All in the Family

Review of "The Hermits of Big Sur" by Paula Huston

Some years after becoming an oblate at the New Camadoli Hermitage in California’s remote Big Sur, Paula Huston embraced God’s call to research and write this compact yet far-reaching and exhaustively researched history of the hermitage. First, she discerned she could not do justice to New Camadoli unless she dug deeply into the history of the mother house, Sacro Eremo of Camadoli, founded more than a thousand years ago by San Romuald of Ravenna.

Ravenna’s many pilgrimages exemplified the vocation of the “Romualdian way of life, known as the Triplex Bonum or Three-Fold Good: community, solitude and missionary-martyrdom,” the last being service to the world. In The Hermits of Big Sur, Huston elucidates this communal and individual vocation as it has developed with repeated deliberateness and hard-won reforms down the centuries. Perhaps Huston’s greatest achievement is how she weaves into this narrative the mystery of “‘fuga mundi,’ the overwhelming longing to flee the world.” Today those monks counterintuitively draw ever more lay seekers from all walks of life and countries to the Big Sur monastery, thus fulfilling one third of the Threefold Good.

Huston writes this brief history not chronologically but via flashbacks and flash-forwards, artfully moving from big-picture events to revelatory stories from the lives and journals of select New Camadoli monks. Her selection of these personal primary sources form a cross-section of the monastery’s original residents from the 1950s to recent initiates. Guided by experienced eremitics, lay persons – like Huston herself – now make regular retreats at New Camadoli.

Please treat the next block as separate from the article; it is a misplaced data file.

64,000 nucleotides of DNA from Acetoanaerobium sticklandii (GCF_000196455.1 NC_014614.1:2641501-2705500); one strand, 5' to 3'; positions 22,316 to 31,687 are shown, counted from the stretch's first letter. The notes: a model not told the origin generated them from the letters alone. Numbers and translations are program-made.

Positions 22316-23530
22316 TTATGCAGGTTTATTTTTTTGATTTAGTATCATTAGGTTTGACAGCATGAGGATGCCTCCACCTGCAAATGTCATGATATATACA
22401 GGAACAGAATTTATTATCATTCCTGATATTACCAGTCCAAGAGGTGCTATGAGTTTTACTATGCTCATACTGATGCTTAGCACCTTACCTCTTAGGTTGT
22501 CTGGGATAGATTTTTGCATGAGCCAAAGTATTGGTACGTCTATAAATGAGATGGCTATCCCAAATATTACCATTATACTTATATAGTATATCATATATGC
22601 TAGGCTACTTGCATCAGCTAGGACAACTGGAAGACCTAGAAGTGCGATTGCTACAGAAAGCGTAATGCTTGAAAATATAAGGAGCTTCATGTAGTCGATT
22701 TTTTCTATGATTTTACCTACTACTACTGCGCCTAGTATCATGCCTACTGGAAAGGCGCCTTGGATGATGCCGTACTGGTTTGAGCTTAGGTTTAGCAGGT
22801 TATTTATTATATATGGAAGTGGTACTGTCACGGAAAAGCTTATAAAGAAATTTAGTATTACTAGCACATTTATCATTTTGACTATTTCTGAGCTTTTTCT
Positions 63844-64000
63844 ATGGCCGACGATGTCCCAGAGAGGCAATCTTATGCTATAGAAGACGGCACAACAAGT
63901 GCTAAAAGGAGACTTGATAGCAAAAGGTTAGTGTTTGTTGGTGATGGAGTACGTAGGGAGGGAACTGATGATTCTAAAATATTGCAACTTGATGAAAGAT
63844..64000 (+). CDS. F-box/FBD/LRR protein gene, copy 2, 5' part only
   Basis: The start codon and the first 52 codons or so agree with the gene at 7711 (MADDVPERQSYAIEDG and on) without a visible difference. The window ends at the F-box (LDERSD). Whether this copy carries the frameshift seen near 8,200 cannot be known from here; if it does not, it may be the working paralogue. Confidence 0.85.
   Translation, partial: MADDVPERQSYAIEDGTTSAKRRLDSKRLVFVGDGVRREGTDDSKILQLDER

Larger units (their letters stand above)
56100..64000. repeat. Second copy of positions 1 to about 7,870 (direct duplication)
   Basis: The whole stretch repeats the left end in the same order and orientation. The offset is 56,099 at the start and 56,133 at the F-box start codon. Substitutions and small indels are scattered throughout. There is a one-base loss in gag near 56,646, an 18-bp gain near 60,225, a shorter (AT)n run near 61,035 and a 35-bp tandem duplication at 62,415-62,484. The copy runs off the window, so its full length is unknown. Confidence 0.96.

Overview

From Calm to Turmoil

The millennium-distant beginnings set the mother house’s steady course as a hermitage until the late 1860s. Then King Victor Emmanuel’s secular government seized hundreds of monasteries and convents, dislodging more than 5,000 monks and nuns; Sacro Eremo was among the casualties. For years the Vatican plowed through difficult negotiations with subsequent governments to reclaim properties and cultural influence.

Those years foreshadowed Mussolini’s still more brutal repression of the Catholic Church from the 1920s until his execution in 1943. He cunningly co-opted the Church by persuading Sacro Eremo’s prior and overseeing cardinal to give his children First Communion and Confirmation. Not a few historians have judged such decades’ long decisions as compromises of Church integrity in the face of tyrannical civil authorities. Eventually in his 1944 Christmas address Pope Pius XII lauded democracy, signaling a new course for the church, but too late to be thoroughly convincing. By then Mussolini posed no threat to the Church, which has too often supported authoritarian governments.

Huston lucidly lays out these difficult years without judging papal decisions. Instead she shows how leading Catholic clergy recognized the damage done by those decisions and argues that they set the stage for New Camadoli. Starting in 1958, the 19th and 20th centuries’ difficult and complex Church-State relations eventually bloomed into years of negotiations to build a new hermitage in the U.S.

Seeds of New Camadoli

On an exploratory trip that year, Camadolese monks Aliprando Catani and former Jesuit Agostino Modotti scoped out real estate from Nebraska to California. “An Italian who gets on a train introduces himself to his fellow passengers and states his business,” Modotti observed. “Then follows a discussion of each one’s affairs. But in America . . . each traveler minds his own business. He sits alone, free and silent, reading and contemplating – if not Holy Scripture, then at least the New York Times. You are hermits at heart.”